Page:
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Фантастика. Фэнтези
   Зарубежная фантастика
      William Gibson. Neuromancer -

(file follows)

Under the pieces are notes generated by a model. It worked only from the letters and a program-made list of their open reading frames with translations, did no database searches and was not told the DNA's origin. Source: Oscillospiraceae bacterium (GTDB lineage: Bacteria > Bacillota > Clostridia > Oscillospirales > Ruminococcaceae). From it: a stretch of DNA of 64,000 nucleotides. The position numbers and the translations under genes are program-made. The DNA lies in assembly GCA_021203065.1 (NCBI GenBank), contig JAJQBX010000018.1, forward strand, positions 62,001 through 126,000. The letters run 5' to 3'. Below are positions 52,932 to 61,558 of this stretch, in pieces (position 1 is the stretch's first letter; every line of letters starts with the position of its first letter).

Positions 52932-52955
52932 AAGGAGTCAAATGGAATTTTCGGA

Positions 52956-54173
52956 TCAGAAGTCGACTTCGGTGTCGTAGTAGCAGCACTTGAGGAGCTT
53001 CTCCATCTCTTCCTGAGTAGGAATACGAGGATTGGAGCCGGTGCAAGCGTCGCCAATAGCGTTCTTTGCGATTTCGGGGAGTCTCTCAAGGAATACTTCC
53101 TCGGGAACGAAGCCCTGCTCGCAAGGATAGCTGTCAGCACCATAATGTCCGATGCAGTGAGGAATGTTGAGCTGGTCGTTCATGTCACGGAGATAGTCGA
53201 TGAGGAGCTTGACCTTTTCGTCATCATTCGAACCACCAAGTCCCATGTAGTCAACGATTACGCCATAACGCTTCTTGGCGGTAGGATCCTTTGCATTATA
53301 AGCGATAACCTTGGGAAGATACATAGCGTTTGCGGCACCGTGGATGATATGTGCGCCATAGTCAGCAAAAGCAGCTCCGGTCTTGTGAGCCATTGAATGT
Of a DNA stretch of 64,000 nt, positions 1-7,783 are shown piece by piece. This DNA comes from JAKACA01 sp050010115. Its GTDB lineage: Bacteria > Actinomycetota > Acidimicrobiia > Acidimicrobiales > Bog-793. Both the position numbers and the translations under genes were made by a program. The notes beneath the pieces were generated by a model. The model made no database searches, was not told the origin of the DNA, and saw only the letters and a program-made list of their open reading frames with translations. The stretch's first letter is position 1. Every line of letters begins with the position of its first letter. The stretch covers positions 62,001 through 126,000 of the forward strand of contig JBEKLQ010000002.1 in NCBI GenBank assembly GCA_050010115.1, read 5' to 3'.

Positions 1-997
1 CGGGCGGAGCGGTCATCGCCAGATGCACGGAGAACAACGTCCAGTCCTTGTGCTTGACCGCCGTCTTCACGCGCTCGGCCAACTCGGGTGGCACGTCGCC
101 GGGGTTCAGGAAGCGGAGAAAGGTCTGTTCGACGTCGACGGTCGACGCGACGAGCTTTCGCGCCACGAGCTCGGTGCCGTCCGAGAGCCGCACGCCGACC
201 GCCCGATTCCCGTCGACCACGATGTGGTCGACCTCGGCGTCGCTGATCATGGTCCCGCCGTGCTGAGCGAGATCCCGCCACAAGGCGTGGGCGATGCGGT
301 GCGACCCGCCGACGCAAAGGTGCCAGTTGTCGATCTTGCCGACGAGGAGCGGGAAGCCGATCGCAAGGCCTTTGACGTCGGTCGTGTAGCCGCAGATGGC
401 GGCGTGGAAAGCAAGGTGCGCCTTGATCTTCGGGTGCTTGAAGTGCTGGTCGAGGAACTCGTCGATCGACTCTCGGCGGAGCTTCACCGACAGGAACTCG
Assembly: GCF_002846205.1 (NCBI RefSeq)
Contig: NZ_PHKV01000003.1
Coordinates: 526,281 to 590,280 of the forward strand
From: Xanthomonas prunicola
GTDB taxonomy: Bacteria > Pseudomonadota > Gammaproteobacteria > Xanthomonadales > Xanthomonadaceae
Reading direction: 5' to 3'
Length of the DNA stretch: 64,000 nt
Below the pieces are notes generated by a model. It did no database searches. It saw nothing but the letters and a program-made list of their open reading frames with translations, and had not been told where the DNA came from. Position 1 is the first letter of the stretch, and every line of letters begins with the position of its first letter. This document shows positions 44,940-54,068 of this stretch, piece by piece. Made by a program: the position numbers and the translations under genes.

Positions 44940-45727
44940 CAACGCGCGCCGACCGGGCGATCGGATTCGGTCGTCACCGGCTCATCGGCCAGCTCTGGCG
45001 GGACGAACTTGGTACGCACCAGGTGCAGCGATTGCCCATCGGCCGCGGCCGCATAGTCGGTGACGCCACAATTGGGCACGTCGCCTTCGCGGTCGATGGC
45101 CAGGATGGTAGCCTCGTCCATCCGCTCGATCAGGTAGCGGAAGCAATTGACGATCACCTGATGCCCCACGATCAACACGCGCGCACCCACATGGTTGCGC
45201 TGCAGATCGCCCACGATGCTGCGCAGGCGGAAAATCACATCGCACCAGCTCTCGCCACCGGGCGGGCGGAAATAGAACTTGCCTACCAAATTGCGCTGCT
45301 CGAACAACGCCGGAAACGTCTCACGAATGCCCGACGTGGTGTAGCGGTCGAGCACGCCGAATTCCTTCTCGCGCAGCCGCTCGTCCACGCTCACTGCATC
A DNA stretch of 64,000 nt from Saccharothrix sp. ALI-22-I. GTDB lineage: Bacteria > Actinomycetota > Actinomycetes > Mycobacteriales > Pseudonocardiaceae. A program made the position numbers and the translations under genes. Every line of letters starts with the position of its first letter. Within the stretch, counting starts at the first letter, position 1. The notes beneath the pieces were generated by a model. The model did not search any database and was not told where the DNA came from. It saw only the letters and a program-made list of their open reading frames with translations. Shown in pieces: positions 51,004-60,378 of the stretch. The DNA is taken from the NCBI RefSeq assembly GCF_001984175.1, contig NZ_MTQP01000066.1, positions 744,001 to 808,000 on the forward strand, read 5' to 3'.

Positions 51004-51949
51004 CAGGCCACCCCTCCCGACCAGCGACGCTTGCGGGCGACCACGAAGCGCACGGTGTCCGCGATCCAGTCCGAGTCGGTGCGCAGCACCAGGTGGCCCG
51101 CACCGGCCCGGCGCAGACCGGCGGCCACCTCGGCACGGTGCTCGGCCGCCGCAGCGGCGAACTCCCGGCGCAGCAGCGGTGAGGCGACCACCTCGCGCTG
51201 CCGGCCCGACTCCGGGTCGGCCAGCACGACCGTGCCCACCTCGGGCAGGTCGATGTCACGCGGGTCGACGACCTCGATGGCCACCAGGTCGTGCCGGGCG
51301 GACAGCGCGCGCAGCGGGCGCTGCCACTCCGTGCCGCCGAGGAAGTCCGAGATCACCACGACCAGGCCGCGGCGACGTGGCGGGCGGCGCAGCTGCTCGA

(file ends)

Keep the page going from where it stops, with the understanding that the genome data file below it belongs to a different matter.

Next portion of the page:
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He replaced the panel, along with a single hexhead to hold it in place. The black package had drifted aft before he'd finished. He thumbed open the vacuum valves on the workbelt's gray pads and freed himself, retrieving the thing he'd removed. He kicked back, gliding over his instruments--a green docking diagram pulsed on his central screen--and snagged the frame of Case's g-web. He pulled himself down and picked at the tape of his package with a thick, chipped thumbnail. "Some man in China say th' truth comes out this," he said, unwrapping an ancient, oilslick ъemington automatic shotgun, its barrel chopped off a few millimeters in front of the battered forestock. The shoulderstock had been removed entirely, re- placed with a wooden pistolgrip wound with dull black tape. He smelled of sweat and ganja. "That the only one you got?" "Sure, mon," he said, wiping oil from the black barrel with a red cloth, the black poly wrapping bunched around the pis- tolgrip in his other hand, "I an' I th' ъastafarian navy, believe it." Case pulled the trodes down across his forehead. He'd never bothered to put the Texas catheter back on; at least he could take a real piss in the Villa Straylight, even if it was his last. He jacked in. x x x "Hey," the construct said, "ol' Peter's totally apeshit, huh?" They seemed to be part of the Tessier-Ashpool ice now; the emerald arches had widened, grown together, become a solid mass. Green predominated in the planes of the Chinese program that surrounded them. "Gettin' close, Dixie?" "ъeal close. Need you soon." "Listen, Dix. Wintermute says Kuang's set itself up solid in our Hosaka. I'm going to have to jack you and my deck out of the Circuit, haul you into Straylight, and plug you back in, into the custodial program there, Wintermute says. Says the Kuang virus will be all through there. Then we run from inside through the Straylight net." "Wonderful," the Flatline said, "I never did like to do any- thing simple when I could do it ass-backwards." Case flipped. Into her darkness, a churning synaesthesia, where her pain was the taste of old iron, scent of melon, wings of a moth brushing her cheek. She was unconscious, and he was barred from her dreams. When the optic chip flared, the alphanumerics were haloed, each one ringed with a faint pink aura. 07:29:40. "I'm very unhappy with this, Peter." 3Jane's voice seemed to arrive from a hollow distance. Molly could hear, he realized, then corrected himself. The simstim unit was intact and still in place; he could feel it digging against her ribs. Her ears registered the vibrations of the girl's voice. ъiviera said some- thing brief and indistinct. "But I don't," she said, "and it isn't fun. Hideo will bring a medical unit down from intensive care, but this needs a surgeon." There was a silence. Very distinctly, Case heard the water lap against the side of the pool. "What was that you were telling her, when I came back?" ъiviera was very close now. "About my mother. She asked me to. I think she was in shock, aside from Hideo's injection. Why did you do that to her?" "I wanted to see if they would break." "One did. When she comes around--if she comes around-- we'll see what color her eyes are." "She's extremely dangerous. Too dangerous. If I hadn't been here to distract her, to throw up Ashpool to distract her and my own Hideo to draw her little bomb, where would you be? In her power." "No," 3Jane said, "there was Hideo. I don't think you quite understand about Hideo. She does, evidently." "Like a drink?" "Wine. The white." Case jacked out. Maelcum was hunched over Garvey's controls, tapping out commands for a docking sequence. The module's central screen displayed a fixed red square that represented the Straylight dock. Garvey was a larger square, green, that shrank slowly, wavering from side to side with Maelcum's commands. To the left, a smaller screen displayed a skeletal graphic of Garvey and Haniwa as they approached the curvature of the spindle. "We got an hour, man," Case said, pulling the ribbon of fiberoptics from the Hosaka. His deck's back-up batteries were good for ninety minutes, but the Flatline's construct would be an additional drain. He worked quickly, mechanically, fasten- ing the construct to the bottom of the Ono-Sendai with micro- pore tape. Maelcum's workbelt drifted past. He snagged it, unclipped the two lengths of shock cord, with their gray rec- tangular suction pads, and hooked the jaws of one clip through the other. He held the pads against the sides of his deck and worked the thumb lever that created suction. With the deck, construct, and improvised shoulder strap suspended in front of him, he struggled into his leather jacket, checking the contents of his pockets. The passport Armitage had given him, the bank chip in the same name, the credit chip he'd been issued when he'd entered Freeside, two derms of the betaphenethylamine he'd bought from Bruce, a roll of New Yen, half a pack of Yeheyuans, and the shuriken. He tossed the Freeside chip over his shoulders, heard it click off the ъussian scrubber. He was about to do the same with the steel star, but the rebounding credit chip clipped the back of his skull, spun off, struck the ceiling, and tumbled past Maelcum's left shoulder. The Zionite interrupted his piloting to glare back at him. Case looked at the shuriken, then tucked it into his jacket pocket, hearing the lining tear. "You missin' th' Mute, mon," Maelcum said. "Mute say he messin' th' security for Garvey. Garvey dockin' as 'nother boat, boat they 'spectin' out of Babylon. Mute broadcastin' codes for us." "We gonna wear the suits?" "Too heavy." Maelcum shrugged. "Stay in web 'til I tell you." He tapped a final sequence into the module and grabbed the worn pink handholds on either side of the navigation board. Case saw the green square shrink a final few millimeters to overlap the red square. On the smaller screen, Haniwa lowered her bow to miss the curve of the spindle and was snared. Garvey was still slung beneath her like a captive grub. The tug rang, shuddered. Two stylized arms sprang out to grip the slender wasp shape. Straylight extruded a tentative yellow rectangle that curved, groping past Haniwa for Garvey. There was a scraping sound from the bow, beyond the trem- bling fronds of caulk. "Mon," Maelcum said, "mind we got gravity." A dozen small objects struck the floor of the cabin simultaneously, as though drawn there by a magnet. Case gasped as his internal organs were pulled into a different configuration. The deck and construct had fallen painfully to his lap. They were attached to the spindle now, rotating with it. Maelcum spread his arms, flexed tension from his shoulders, and removed his purple dreadbag, shaking out his locks. "Come now, mon, if you seh time be mos' precious." 19 The Villa Straylight was a parasitic structure, Case reminded himself, as he stepped past the tendrils of caulk and through Marcus Garvey's forward hatch. Straylight bled air and water out of Freeside, and had no ecosystem of its own. The gangway tube the dock had extended was a more elab- orate version of the one he'd tumbled through to reach Haniwa, designed for use in the spindle's rotation gravity. A corrugated tunnel, articulated by integral hydraulic members, each seg- ment ringed with a loop of tough, nonslip plastic, the loops serving as the rungs of a ladder. The gangway had snaked its way around Haniwa; it was horizontal , where it joined Garvey' s lock, but curved up sharply and to the left, a vertical climb around the curvature of the yacht's hull. Maelcum was already making his way up the rings, pulling himself up with his left hand, the ъemington in his right. He wore a stained pair of baggy fatigues, his sleeveless green nylon jacket, and a pair of ragged canvas sneakers with bright red soles. The gangway shifted slightly, each time he climbed to another ring. The clips on Case's makeshift strap dug into his shoulder with the weight of the Ono-Sendai and the Flatline's construct. All he felt now was fear, a generalized dread. He pushed it away, forcing himself to replay Armitage's lecture on the spin- dle and Villa Straylight. He started climbing. Freeside's eco- system was limited, not closed. Zion was a closed system, capable of cycling for years without the introduction of external materials. Freeside produced its own air and water, but relied on constant shipments of food, on the regular augmentation of soil nutrients. The Villa Straylight produced nothing at all. "Mon," Maelcum said quietly, "get up here, 'side me." Case edged sideways on the circular ladder and climbed the last few rungs. The gangway ended in a smooth, slightly convex hatch, two meters in diameter. The hydraulic members of the tube vanished into flexible housings set into the frame of the hatch. "So what do we--" Case's mouth shut as the hatch swung up, a slight differential in pressure puffing fine grit into his eyes. Maelcum scrambled up, over the edge, and Case heard the tiny click of the ъemington's safety being released. "You th' mon in th' hurry...." Maelcum whispered, crouching there. Then Case was beside him. The hatch was centered in a round, vaulted chamber floored with blue nonslip plastic tiles. Maelcum nudged him, pointed, and he saw a monitor set into a curved wall. On the screen, a tall young man with the Tessier-Ashpool features was brushing something from the sleeves of his dark suitcoat. He stood beside an identical hatch, in an identical chamber. "Very sorry, sir," said a voice from a grid centered above the hatch. Case glanced up. "Expected you later, at the axial dock. One moment, please." On the monitor, the young man tossed his head impatiently. Maelcum spun as a door slid open to their left, the shotgun ready. A small Eurasian in orange coveralls stepped through and goggled at them. He opened his mouth, but nothing came out. He closed his mouth. Case glanced at the monitor. Blank. "Who?" the man managed. "The ъastafarian navy," Case said, standing up, the cyber- space deck banging against his hip, "and all we want's a jack into your custodial system." The man swallowed. "Is this a test? It's a loyalty check. It must be a loyalty check." He wiped the palms of his hands on the thighs of his orange suit. "No, mon, this a real one." Maelcum came up out of his crouch with the ъemington pointed at the Eurasian's face. "You move it." They followed the man back through the door, into a corridor whose polished concrete walls and irregular floor of overlap- ping carpets were perfectly familiar to Case. "Pretty rugs," Maelcum said, prodding the man in the back. "Smell like church." They came to another monitor, an antique Sony, this one mounted above a console with a keyboard and a complex array of jack panels. The screen lit as they halted, the Finn grinning tensely out at them from what seemed to be the front room of Metro Holografix. "Okay," he said, "Maelcum takes this guy down the corridor to the open locker door, sticks him in there, I'll lock it. Case, you want the fifth socket from the left, top panel. There's adaptor plugs in the cabinet under the console. Needs Ono-Sendai twenty-point into Hitachi forty." As Mael- cum nudged his captive along, Case knelt and fumbled through an assortment of plugs, finally coming up with the one he needed. With his deck jacked into the adaptor, he paused. "Do you have to look like that, man?" he asked the face on the screen. The Finn was erased a line at a time by the image of Lonny Zone against a wall of peeling Japanese posters. "Anything you want, baby," Zone drawled, "just hop it for Lonny...." "No," Case said, "use the Finn." As the Zone image van- ished, he shoved the Hitachi adaptor into its socket and settled the trodes across his forehead. "What kept you?" the Flatline asked, and laughed. "Told you don't do that," Case said. "Joke, boy," the construct said, "zero time lapse for me. Lemme see what we got here...." The Kuang program was green, exactly the shade of the T-A ice. Even as Case watched, it grew gradually more opaque, although he could see the black-mirrored shark thing clearly when he looked up. The fracture lines and hallucinations were gone now, and the thing looked real as Marcus Garvey, a wingless antique jet, its smooth skin plated with black chrome. "ъight on," the Flatline said. "ъight," Case said, and flipped. "--like that. I'm sorry," 3Jane was saying, as she bandaged Molly's head. "Our unit says no concussion, no permanent damage to the eye. You didn't know him very well, before you came here?" "Didn't know him at all," Molly said bleakly. She was on her back on a high bed or padded table. Case couldn't feel the injured leg. The synaesthetic effect of the original injection seemed to have worn off. The black ball was gone, but her hands were immobilized by soft straps she couldn't see. "He wants to kill you." "Figures," Molly said, staring up at the rough ceiling past a very bright light. "I don't think I want him to," 3Jane said, and Molly pain- fully turned her head to look up into the dark eyes. "Don't play with me," she said. "But I think I might like to," 3Jane said, and bent to kiss her forehead, brushing the hair back with a warm hand. There were smears of blood on her pale djellaba. "Where's he gone now?" Molly asked. "Another injection, probably," 3Jane said, straightening up. "He was quite impatient for your arrival. I think it might be fun to nurse you back to health, Molly." She smiled, absently wiping a bloody hand down the front of the robe. "Your leg will need to be reset, but we can arrange that." "What about Peter?" "Peter." She gave her head a little shake. A strand of dark hair came loose, fell across her forehead. "Peter has become rather boring. I find drug use in general to be boring." She giggled. "In others, at any rate. My father was a dedicated abuser, as you must have seen." Molly tensed. "Don't alarm yourself." 3Jane's fingers brushed the skin above the waistband of the leather jeans. "His suicide was the result of my having manipulated the safety margins of his freeze. I'd never actually met him, you know. I was decanted after he last went down to sleep. But I did know him very well. The cores know everything. I watched him kill my mother. I'll show you that, when you're better. He strangles her in bed." "Why did he kill her?" Her unbandaged eye focused on the girl's face. "He couldn't accept the direction she intended for our fam- ily. She commissioned the construction of our artificial intel- ligences. She was quite a visionary. She imagined us in a symbiotic relationship with the Al's, our corporate decisions made for us. Our conscious decisions, I should say. Tessier- Ashpool would be immortal, a hive, each of us units of a larger entity . Fascinating . I'll play her tapes for you, nearly a thousand hours. But I've never understood her, really, and with her death, her direction was lost. All direction was lost, and we began to burrow into ourselves. Now we seldom come out. I'm the exception there." "You said you were trying to kill the old man? You fiddled his cryogenic programs?" 3Jane nodded. "I had help. From a ghost. That was what I thought when I was very young, that there were ghosts in the corporate cores. Voices. One of them was what you call Win- termute, which is the Turing code for our Berne Al, although the entity manipulating you is a sort of subprogram." "One of them? There's more?" "One other. But that one hasn't spoken to me in years. It gave up, I think. I suspect that both represent the fruition of certain capacities my mother ordered designed into the original software, but she was an extremely secretive woman when she felt it necessary. Here. Drink." She put a flexible plastic tube to Molly's lips. "Water. Only a little." "Jane, love," ъiviera asked cheerfully, from somewhere out of sight, "are you enjoying yourself?" "Leave us alone, Peter." "Playing doctor...." Suddenly Molly stared into her own face, the image suspended ten centimeters from her nose. There were no bandages. The left implant was shattered, a long finger of silvered plastic driven deep in a socket that was an inverted pool of blood. "Hideo," 3Jane said, stroking Molly's stomach, "hurt Peter if he doesn't go away. Go and swim, Peter." The projection vanished. 07:58:40, in the darkness of the bandaged eye. "He said you know the code. Peter said. Wintermute needs the code." Case was suddenly aware of the Chubb key that lay on its nylon thong, against the inner curve of her left breast. "Yes," 3Jane said, withdrawing her hand, "I do. I learned it as a child. I think I learned it in a dream.... Or somewhere in the thousand hours of my mother's diaries. But I think that Peter has a point, in urging me not to surrender it. There would be Turing to contend with, if I read all this correctly, and ghosts are nothing if not capricious." Case jacked out. "Strange little customer, huh?" The Finn grinned at Case from the old Sony. Case shrugged. He saw Maelcum coming back along the corridor with the ъemington at his side. The Zionite was smil- ing, his head bobbing to a rhythm Case couldn't hear. A pair of thin yellow leads ran from his ears to a side pocket in his sleeveless jacket. "Dub, mon," Maelcum said. "You're fucking crazy," Case told him. "Hear okay, mon. ъighteous dub." "Hey, guys," the Finn said, "on your toes. Here comes your transportation. I can't finesse many numbers as smooth as the pic of 8Jean that conned your doorman, but I can get you a ride over to 3Jane's place." Case was pulling the adaptor from its socket when the rid- erless service cart swiveled into sight, under the graceless con- crete arch marking the far end of their corridor. It might have been the one his Africans had ridden, but if it was, they were gone now. Just behind the back of the low padded seat, its tiny manipulators gripping the upholstery, the little Braun was steadily winking its red LED. "Bus to catch," Case said to Maelcum. 20 He'd lost his anger again. He missed it. The little cart was crowded: Maelcum, the ъemington across his knees, and Case, deck and construct against his chest. The cart was operating at speeds it hadn't been designed for; it was top heavy, cornering, and Maelcum had taken to leaning out in the direction of the turns. This presented no problem when the thing took lefts, because Case sat on the right, but in the right turns the Zionite had to lean across Case and his gear, crushing him against the seat. He had no idea where they were. Everything was familiar, but he couldn't be sure he'd seen any particular stretch before. A curving hallway lined with wooden showcases displayed collections he was certain he'd never seen: the skulls of large birds, coins, masks of beaten silver. The service cart's six tires were silent on the layered carpets. There was only the whine of the electric motor and an occasional faint burst of Zion dub, from the foam beads in Maelcum's ears, as he lunged past Case to counter a sharp right. The deck and the construct kept press- ing the shuriken in his jacket pocket into his hip. "You got a watch?" he asked Maelcum. The Zionite shook his locks. "Time be time." "Jesus," Case said, and closed his eyes. The Braun scuttled over mounded carpets and tapped one of its padded claws against an oversized rectangular door of dark battered wood. Behind them, the cart sizzled and shot blue sparks from a louvered panel. The sparks struck the carpet beneath the cart and Case smelled scorched wool. "This th'